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Murch: “Frequently, accidental things that Anthony [Minghella] discovered during filming suddenly emerge as talismanic and essential, even though at the time of shooting, they are tangential and unplanned.  The English Patient, for example, begins with [a B-camera POV shot] and it ends with another B-camera point-of-view…  I think if at the time of shooting Anthony had tapped the camera operator on the shoulder and said, ‘You’re shooting the beginning of the film’… they might have gotten a little flustered thinking they have to make it more significant.  But all of this gets revealed in the high-pressure cauldron of the editing room. Godard has a great phrase for it: the transformation of chance into destiny.”

Minghella: “This process has been remarkable on Cold Mountain, because we seem to have reduced the material by 50 percent…”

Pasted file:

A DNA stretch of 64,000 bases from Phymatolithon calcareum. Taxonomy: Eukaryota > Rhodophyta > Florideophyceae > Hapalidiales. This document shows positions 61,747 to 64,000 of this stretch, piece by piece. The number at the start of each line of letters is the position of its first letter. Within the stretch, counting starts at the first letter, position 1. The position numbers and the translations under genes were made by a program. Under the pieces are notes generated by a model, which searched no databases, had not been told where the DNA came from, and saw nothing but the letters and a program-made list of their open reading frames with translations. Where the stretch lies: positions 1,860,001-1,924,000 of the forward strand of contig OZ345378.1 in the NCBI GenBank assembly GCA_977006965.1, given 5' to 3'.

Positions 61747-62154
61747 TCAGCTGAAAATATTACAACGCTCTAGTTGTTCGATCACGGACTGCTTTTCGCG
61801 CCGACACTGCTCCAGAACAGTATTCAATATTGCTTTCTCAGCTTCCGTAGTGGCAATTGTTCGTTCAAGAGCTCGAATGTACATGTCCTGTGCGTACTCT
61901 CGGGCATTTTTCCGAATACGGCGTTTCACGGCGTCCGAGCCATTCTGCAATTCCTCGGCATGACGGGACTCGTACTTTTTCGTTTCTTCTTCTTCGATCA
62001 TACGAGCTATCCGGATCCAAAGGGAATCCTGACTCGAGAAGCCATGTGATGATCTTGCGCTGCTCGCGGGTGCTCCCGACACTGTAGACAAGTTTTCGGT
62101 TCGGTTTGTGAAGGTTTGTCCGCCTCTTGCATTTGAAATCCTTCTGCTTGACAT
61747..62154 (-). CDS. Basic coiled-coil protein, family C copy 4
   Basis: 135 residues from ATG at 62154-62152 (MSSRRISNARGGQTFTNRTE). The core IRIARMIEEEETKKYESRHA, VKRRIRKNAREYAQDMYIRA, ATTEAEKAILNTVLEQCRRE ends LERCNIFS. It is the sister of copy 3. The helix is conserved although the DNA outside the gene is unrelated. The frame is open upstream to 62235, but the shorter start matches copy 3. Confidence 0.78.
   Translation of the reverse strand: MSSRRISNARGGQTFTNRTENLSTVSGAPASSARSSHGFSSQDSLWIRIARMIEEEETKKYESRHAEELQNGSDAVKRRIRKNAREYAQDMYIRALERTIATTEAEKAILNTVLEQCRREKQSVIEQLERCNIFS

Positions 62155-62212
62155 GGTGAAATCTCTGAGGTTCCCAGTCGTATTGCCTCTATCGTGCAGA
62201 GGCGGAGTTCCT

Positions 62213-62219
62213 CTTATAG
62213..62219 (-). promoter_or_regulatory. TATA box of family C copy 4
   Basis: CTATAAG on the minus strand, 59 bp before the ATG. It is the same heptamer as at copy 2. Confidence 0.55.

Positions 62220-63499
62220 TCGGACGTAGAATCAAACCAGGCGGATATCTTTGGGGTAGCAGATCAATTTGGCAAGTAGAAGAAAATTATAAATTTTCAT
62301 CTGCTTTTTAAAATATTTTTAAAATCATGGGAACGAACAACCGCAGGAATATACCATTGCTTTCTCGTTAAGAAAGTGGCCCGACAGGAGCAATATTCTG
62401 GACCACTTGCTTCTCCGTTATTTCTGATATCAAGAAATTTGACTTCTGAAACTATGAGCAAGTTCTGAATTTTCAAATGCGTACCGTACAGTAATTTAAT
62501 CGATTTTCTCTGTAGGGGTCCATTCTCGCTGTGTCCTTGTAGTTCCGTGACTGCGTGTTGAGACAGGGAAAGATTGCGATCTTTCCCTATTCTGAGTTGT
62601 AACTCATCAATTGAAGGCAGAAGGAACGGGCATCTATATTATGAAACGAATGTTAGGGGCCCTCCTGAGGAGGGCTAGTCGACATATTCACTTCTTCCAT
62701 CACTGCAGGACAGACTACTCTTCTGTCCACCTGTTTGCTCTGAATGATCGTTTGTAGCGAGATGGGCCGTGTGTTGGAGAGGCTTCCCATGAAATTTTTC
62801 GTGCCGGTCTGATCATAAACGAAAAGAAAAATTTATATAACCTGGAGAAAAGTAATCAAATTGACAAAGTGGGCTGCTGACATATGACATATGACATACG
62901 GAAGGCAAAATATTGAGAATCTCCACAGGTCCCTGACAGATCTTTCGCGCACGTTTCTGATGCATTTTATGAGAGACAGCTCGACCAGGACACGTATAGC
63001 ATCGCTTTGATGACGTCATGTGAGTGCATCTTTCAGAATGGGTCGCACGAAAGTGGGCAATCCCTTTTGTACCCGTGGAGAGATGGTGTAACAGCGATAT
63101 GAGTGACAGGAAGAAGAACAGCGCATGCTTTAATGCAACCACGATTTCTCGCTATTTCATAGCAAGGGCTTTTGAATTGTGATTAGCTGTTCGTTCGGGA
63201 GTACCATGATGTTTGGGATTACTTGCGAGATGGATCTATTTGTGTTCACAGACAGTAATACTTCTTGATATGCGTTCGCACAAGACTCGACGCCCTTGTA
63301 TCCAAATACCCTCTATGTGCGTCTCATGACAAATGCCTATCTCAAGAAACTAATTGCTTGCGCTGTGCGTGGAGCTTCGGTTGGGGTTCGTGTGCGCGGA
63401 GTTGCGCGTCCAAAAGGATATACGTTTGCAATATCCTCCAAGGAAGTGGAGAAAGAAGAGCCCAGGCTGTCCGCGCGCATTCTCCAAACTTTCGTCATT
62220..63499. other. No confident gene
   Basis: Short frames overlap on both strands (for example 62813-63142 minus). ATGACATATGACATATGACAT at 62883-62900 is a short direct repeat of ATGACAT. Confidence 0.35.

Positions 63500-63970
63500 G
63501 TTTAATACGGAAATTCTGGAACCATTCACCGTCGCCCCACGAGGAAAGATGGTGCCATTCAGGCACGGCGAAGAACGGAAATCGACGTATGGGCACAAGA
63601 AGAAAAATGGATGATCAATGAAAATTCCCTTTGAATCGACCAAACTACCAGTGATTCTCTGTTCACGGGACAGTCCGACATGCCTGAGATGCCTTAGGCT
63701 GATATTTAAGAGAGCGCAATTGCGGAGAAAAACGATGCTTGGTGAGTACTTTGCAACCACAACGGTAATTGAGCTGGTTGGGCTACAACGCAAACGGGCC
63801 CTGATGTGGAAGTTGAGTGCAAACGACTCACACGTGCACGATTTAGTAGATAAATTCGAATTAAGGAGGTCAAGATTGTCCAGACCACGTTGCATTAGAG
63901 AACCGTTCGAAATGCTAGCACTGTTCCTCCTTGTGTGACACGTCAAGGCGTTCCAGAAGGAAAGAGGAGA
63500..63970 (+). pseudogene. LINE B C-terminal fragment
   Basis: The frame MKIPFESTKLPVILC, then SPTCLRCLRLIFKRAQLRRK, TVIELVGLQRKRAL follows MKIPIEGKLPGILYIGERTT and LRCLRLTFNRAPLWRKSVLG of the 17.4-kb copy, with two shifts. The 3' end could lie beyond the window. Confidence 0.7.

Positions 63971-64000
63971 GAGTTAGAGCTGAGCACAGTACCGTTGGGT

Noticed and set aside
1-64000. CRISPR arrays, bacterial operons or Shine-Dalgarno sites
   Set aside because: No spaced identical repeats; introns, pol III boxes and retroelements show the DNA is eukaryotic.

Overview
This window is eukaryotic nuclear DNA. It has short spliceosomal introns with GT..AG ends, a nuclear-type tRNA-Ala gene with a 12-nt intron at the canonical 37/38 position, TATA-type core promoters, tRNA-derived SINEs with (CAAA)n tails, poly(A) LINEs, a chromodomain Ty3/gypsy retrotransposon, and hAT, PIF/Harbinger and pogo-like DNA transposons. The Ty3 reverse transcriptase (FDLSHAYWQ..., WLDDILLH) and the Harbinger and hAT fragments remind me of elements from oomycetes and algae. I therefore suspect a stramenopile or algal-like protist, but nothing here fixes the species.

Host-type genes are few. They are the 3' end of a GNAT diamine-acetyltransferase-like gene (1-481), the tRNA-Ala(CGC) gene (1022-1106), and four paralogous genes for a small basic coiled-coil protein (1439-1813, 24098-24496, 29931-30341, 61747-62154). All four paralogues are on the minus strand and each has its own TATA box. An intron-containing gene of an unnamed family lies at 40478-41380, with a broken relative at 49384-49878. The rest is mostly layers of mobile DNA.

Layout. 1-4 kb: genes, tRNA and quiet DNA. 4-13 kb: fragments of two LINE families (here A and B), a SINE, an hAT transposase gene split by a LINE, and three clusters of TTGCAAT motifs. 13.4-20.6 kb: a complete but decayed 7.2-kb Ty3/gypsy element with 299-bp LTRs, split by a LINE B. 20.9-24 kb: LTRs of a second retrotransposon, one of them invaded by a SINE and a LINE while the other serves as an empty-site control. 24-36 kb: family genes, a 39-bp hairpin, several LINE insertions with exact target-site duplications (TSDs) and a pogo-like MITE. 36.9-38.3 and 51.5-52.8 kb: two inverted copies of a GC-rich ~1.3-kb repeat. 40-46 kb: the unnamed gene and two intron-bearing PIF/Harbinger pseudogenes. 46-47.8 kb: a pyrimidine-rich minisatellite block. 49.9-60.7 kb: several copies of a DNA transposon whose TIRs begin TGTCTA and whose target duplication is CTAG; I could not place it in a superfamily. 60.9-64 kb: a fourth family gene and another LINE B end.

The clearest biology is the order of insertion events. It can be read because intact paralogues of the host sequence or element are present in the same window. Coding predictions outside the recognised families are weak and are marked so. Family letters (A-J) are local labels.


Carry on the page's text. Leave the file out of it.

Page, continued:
Murch: “More.”

Minghella: “More than 50 percent, without actually touching the vertebrae in any shape or form.”

–Walter Murch, interview from Minghella on Minghella by Timothy Bricknell


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“…if there was one single lesson to be extracted from the process of cutting The English Patient, it was that I overshoot.  Walter [Murch] gave me a stopwatch after that film, which I could use to time the script of The Talented Mr. Ripley, and clearly I can’t use the stopwatch either, because that film was also wildly overshot.  More thrillingly, it was also the case with Cold Mountain, although the length of the screenplay has crept down from project to project.  It has taught me many things, not least that it’s hard to fight your own sensibility.  But I’ve also learnt that there’s some elaboration that I add to the screenplay when I’m shooting, despite not being conscious of doing anything other than collecting what I’d written down.  I often feel I’m shooting very starkly and I worry that there isn’t enough there.”

–Anthony Minghella, interview from Minghella on Minghella by Timothy Bricknell (emphasis mine)